How to Make Your Hands Stronger
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How to Make Your Hands Stronger --Top 10 Exercises

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July 6, 2012
By LOUISE CARR, Associate Editor and Featured Columnist







In our quest for fitness, we often overlook our hands. But hand strength is important, and not only for sealing the deal with a firm handshake. Your hands give you the power to succeed in sports like weightlifting, wrestling, rock climbing and tennis. And, as I've written about before, hand strength gives you important clues about your overall health and your prospects for living a long life.

Hand power is essential for carrying heavy loads of any type. You need strong hands whether your goal is just to  carry bags of groceries or , if you're into more extreme sports like  martial arts,  you need powerful hands to break through piles of wooden blocks.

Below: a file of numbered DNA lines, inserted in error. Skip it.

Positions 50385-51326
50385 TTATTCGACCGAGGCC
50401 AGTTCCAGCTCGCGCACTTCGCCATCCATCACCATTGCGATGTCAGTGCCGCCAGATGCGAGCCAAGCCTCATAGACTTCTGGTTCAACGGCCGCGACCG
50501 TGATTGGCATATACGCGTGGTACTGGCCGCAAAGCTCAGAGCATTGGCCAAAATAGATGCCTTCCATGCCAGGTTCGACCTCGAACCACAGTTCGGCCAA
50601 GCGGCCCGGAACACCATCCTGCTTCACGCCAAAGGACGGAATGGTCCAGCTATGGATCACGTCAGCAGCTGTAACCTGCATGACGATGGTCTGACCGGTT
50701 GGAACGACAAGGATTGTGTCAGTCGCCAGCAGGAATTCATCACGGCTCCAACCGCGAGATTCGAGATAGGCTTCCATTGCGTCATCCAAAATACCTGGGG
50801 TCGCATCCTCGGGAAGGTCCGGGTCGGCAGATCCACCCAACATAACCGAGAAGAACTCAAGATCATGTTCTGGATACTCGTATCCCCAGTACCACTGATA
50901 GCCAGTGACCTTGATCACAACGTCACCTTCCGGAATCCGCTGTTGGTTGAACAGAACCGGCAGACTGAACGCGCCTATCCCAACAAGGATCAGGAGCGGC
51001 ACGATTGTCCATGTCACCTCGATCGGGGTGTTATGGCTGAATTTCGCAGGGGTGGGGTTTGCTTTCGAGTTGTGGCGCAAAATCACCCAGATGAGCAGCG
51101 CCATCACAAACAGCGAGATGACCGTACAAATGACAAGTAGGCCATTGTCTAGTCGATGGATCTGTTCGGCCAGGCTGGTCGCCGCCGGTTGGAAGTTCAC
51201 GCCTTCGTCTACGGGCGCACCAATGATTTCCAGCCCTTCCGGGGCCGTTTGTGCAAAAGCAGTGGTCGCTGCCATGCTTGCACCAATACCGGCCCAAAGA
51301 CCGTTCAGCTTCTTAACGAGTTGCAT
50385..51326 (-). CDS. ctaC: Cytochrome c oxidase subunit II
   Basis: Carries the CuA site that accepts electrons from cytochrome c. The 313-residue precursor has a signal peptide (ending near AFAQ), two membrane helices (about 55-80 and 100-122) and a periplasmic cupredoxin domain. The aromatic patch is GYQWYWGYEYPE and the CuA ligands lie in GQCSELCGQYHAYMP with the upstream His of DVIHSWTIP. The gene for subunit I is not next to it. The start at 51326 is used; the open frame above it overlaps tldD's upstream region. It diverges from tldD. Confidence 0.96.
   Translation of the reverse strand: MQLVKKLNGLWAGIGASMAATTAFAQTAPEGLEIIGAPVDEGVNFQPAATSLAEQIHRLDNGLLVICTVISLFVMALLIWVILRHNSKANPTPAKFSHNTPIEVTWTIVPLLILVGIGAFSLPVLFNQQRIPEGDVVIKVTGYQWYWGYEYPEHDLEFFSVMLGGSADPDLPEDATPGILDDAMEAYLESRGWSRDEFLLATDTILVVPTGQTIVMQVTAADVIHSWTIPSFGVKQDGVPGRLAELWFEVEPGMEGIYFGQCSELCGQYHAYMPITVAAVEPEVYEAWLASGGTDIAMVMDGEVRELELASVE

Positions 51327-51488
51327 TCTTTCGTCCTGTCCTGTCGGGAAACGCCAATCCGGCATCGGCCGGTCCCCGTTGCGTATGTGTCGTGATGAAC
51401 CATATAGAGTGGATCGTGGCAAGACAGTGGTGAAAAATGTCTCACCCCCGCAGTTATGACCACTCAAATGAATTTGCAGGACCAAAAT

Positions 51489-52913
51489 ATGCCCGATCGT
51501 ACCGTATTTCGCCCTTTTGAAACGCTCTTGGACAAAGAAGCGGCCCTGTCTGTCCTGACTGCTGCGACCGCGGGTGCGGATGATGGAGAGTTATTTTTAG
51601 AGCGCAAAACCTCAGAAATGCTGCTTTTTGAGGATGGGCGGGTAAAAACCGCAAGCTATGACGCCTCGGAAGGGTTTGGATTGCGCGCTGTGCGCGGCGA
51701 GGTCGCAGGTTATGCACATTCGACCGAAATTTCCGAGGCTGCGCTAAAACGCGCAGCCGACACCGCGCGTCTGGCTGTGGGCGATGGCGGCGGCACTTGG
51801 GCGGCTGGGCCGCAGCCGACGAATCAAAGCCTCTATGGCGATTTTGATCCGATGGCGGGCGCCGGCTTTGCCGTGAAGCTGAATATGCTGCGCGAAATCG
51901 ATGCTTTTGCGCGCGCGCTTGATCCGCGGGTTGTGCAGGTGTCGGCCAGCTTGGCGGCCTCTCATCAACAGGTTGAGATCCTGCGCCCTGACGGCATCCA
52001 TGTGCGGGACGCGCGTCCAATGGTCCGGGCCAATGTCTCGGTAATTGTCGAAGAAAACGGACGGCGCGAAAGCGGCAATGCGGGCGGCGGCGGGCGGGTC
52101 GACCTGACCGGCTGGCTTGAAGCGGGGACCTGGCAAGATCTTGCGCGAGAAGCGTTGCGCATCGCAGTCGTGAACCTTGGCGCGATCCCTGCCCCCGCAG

And let's face it, weak hands are for losers - who wants to have to ask a friend to open that jar of pickles or saw that pile of logs? If your hands are more puny than powerful, you can do something about it. Flex the muscles of your pinky, fingers, wrist and forearm to build powerful strength with these exercises. What exercises help to build strong hands? Are there any every day activities that you can do to make your hands stronger?

What is Normal Hand Strength?

Are your hands weaker than normal or more powerful than the average man? It's hard to pin down a normal level of hand strength because hand power depends on many variables such as age, physical condition, state of health and muscle mass.